Helps Establish National Parks of New York Harbor Education Center
Without the harbor, there would be no New York City. The source of the city’s historical and commercial power lies in its placement at the intersection of a great river, an ocean, and a tidal estuary. The National Parks of New York Harbor Education Center, which will hold grand opening ceremonies on Tuesday, October 19, at 10 a.m., will introduce young people to the world of the harbor—its ecology, commercial use, and history. Representatives from the Parks Service, prominent city officials, and faculty and administrators from the center’s CUNY partners, Brooklyn College and the College of Staten Island, will be on hand to formally open the center.
Situated in the roomy third floor of a converted army barracks in historic Fort Wadsworth, located at the Staten Island anchorage of the Verrazano-Narrrows Bridge , the National Parks of New York Harbor Education Center has been in the works since 1997. Newly renovated at a cost of $2.5 million, the 20,000 square foot facility will serve as an educational resource for all ages, designed to stimulate inquiry and challenge participants to become involved in the protection of the harbor. The Center will also acquaint visitors with the National Parks in New York Harbor, which include the Statue of Liberty National Monument, the Ellis Island Immigration Museum, and the Gateway National Recreation Area—more than 26,000 acres of natural wonder, including the nation’s oldest lighthouse in Sandy Hook, N.J., and the Jamaica Bay Wildlife Refuge, one of the largest bird sanctuaries in the Northeast.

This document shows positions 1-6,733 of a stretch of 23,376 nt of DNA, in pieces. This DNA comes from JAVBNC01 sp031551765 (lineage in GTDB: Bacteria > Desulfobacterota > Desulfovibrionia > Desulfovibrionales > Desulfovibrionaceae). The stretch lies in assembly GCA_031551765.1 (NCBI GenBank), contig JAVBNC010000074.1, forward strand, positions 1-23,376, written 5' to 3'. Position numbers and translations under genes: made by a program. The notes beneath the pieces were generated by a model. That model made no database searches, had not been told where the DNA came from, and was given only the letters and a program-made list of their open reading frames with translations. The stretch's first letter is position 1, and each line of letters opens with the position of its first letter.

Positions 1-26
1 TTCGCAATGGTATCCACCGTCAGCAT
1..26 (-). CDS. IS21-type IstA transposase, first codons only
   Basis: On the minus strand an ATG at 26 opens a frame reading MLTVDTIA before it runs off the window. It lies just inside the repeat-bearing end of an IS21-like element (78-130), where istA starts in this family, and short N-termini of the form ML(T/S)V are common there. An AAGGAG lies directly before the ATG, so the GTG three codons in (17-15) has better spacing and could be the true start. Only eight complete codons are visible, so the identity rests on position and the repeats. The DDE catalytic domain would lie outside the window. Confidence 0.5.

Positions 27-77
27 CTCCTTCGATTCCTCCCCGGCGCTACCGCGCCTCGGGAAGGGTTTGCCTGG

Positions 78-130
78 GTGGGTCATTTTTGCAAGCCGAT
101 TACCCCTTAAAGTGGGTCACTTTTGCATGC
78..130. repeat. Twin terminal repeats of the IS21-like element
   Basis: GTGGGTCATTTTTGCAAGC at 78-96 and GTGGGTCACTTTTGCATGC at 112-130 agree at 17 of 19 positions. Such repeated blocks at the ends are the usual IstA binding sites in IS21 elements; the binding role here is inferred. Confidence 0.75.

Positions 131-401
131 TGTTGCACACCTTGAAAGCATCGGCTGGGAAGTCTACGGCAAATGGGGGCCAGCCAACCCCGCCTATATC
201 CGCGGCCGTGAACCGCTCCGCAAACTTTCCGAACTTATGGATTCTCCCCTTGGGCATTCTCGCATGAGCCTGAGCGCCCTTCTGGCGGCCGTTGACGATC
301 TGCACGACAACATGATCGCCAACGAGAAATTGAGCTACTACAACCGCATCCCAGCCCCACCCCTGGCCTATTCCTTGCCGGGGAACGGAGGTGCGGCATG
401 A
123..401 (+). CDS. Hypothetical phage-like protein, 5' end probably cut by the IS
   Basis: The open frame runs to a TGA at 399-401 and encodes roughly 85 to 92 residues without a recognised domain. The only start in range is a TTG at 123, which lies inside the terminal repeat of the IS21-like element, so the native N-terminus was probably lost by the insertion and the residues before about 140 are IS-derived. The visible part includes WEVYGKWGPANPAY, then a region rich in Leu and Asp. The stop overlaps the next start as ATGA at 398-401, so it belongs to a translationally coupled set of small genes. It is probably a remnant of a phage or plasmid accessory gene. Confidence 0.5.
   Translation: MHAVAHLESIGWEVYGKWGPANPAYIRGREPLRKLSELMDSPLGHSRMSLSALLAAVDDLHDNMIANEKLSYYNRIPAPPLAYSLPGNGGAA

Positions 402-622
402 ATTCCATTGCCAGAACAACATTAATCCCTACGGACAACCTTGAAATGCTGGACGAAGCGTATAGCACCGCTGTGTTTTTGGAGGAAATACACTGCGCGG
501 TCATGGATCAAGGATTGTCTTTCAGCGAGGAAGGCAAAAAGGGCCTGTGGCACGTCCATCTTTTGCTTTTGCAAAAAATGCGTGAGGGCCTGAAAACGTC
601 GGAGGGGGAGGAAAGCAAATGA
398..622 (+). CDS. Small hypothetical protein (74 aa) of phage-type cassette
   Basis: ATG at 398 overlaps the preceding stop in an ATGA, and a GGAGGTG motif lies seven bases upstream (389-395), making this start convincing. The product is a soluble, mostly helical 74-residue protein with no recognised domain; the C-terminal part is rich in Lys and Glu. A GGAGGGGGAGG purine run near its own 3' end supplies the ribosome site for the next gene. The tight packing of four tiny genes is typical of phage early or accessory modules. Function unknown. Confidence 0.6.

A major component of the center is the National Parks Adventure Room, an interactive exhibit that introduces students to the 388 parks overseen by the U.S. Department of the Interior. The National Park Service oversees more than 80 million acres, which include parks in every state but Delaware ranging in size from the 0.02 acre Thaddeus Kosciuszko National Memorial in Philadelphia to the massive 13,200,000 acres of the Wrangell-St. Elias National Park and Preserve in Alaska. More than 20,000 people work in these parks, preserving and enhancing the national resources that receive over 285 million visits a year. The exhibit introduces students to the legacy of President Theodore Roosevelt, naturalist John Muir, and other early conservationists who protected our natural and historic legacies for the generations to come. Guests may also “visit” with rangers at other national parks through on-line video hookups.